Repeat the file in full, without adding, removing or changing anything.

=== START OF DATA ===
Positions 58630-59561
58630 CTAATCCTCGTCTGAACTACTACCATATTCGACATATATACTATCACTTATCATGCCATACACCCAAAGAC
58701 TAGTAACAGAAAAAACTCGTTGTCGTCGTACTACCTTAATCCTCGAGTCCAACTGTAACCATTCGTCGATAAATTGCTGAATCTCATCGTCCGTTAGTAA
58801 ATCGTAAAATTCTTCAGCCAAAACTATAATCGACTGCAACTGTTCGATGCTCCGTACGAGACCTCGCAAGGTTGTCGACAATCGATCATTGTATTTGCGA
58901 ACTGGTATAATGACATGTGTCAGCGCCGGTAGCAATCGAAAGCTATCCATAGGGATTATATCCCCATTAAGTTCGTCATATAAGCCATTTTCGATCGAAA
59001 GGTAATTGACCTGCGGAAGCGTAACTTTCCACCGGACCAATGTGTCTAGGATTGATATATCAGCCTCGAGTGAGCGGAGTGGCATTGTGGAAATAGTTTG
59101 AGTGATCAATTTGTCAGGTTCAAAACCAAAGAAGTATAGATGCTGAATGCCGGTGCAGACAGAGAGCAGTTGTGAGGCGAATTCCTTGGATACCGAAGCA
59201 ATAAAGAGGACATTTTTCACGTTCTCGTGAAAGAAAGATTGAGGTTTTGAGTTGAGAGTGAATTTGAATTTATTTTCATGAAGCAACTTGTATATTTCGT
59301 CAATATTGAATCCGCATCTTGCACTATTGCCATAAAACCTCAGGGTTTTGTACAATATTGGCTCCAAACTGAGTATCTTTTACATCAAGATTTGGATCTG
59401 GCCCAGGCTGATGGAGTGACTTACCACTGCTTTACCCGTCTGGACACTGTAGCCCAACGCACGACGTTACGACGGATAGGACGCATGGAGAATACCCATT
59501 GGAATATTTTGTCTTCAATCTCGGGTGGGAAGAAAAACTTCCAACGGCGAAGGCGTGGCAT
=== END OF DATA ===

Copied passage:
Positions 58630-59561
58630 CTAATCCTCGTCTGAACTACTACCATATTCGACATATATACTATCACTTATCATGCCATACACCCAAAGAC
58701 TAGTAACAGAAAAAACTCGTTGTCGTCGTACTACCTTAATCCTCGAGTCCAACTGTAACCATTCGTCGATAAATTGCTGAATCTCATCGTCCGTTAGTAA
58801 ATCGTAAAATTCTTCAGCCAAAACTATAATCGACTGCAACTGTTCGATGCTCCGTACGAGACCTCGCAAGGTTGTCGACAATCGATCATTGTATTTGCGA
58901 ACTGGTATAATGACATGTGTCAGCGCCGGTAGCAATCGAAAGCTATCCATAGGGATTATATCCCCATTAAGTTCGTCATATAAGCCATTTTCGATCGAAA
59001 GGTAATTGACCTGCGGAAGCGTAACTTTCCACCGGACCAATGTGTCTAGGATTGATATATCAGCCTCGAGTGAGCGGAGTGGCATTGTGGAAATAGTTTG
59101 AGTGATCAATTTGTCAGGTTCAAAACCAAAGAAGTATAGATGCTGAATGCCGGTGCAGACAGAGAGCAGTTGTGAGGCGAATTCCTTGGATACCGAAGCA
59201 ATAAAGAGGACATTTTTCACGTTCTCGTGAAAGAAAGATTGAGGTTTTGAGTTGAGAGTGAATTTGAATTTATTTTCATGAAGCAACTTGTATATTTCGT
59301 CAATATTGAATCCGCATCTTGCACTATTGCCATAAAACCTCAGGGTTTTGTACAATATTGGCTCCAAACTGAGTATCTTTTACATCAAGATTTGGATCTG
59401 GCCCAGGCTGATGGAGTGACTTACCACTGCTTTACCCGTCTGGACACTGTAGCCCAACGCACGACGTTACGACGGATAGGACGCATGGAGAATACCCATT
59501 GGAATATTTTGTCTTCAATCTCGGGTGGGAAGAAAAACTTCCAACGGCGAAGGCGTGGCAT